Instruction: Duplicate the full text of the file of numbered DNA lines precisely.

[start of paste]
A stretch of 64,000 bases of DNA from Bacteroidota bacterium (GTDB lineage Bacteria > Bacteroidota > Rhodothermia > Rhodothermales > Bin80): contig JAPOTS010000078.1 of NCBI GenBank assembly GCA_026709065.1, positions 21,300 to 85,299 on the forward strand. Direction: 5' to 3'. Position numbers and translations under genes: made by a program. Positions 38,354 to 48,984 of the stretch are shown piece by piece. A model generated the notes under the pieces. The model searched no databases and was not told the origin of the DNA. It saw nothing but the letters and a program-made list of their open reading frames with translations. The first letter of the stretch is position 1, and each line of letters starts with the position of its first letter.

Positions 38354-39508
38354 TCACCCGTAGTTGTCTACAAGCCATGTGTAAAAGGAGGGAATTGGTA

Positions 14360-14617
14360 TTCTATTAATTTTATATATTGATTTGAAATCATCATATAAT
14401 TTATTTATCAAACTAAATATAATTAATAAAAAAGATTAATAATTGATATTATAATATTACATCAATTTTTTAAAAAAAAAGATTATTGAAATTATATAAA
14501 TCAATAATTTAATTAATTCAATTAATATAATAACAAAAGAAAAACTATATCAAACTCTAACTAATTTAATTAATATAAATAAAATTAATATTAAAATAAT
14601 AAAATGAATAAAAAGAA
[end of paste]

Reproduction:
A stretch of 64,000 bases of DNA from Bacteroidota bacterium (GTDB lineage Bacteria > Bacteroidota > Rhodothermia > Rhodothermales > Bin80): contig JAPOTS010000078.1 of NCBI GenBank assembly GCA_026709065.1, positions 21,300 to 85,299 on the forward strand. Direction: 5' to 3'. Position numbers and translations under genes: made by a program. Positions 38,354 to 48,984 of the stretch are shown piece by piece. A model generated the notes under the pieces. The model searched no databases and was not told the origin of the DNA. It saw nothing but the letters and a program-made list of their open reading frames with translations. The first letter of the stretch is position 1, and each line of letters starts with the position of its first letter.

Positions 38354-39508
38354 TCACCCGTAGTTGTCTACAAGCCATGTGTAAAAGGAGGGAATTGGTA

Positions 14360-14617
14360 TTCTATTAATTTTATATATTGATTTGAAATCATCATATAAT
14401 TTATTTATCAAACTAAATATAATTAATAAAAAAGATTAATAATTGATATTATAATATTACATCAATTTTTTAAAAAAAAAGATTATTGAAATTATATAAA
14501 TCAATAATTTAATTAATTCAATTAATATAATAACAAAAGAAAAACTATATCAAACTCTAACTAATTTAATTAATATAAATAAAATTAATATTAAAATAAT
14601 AAAATGAATAAAAAGAA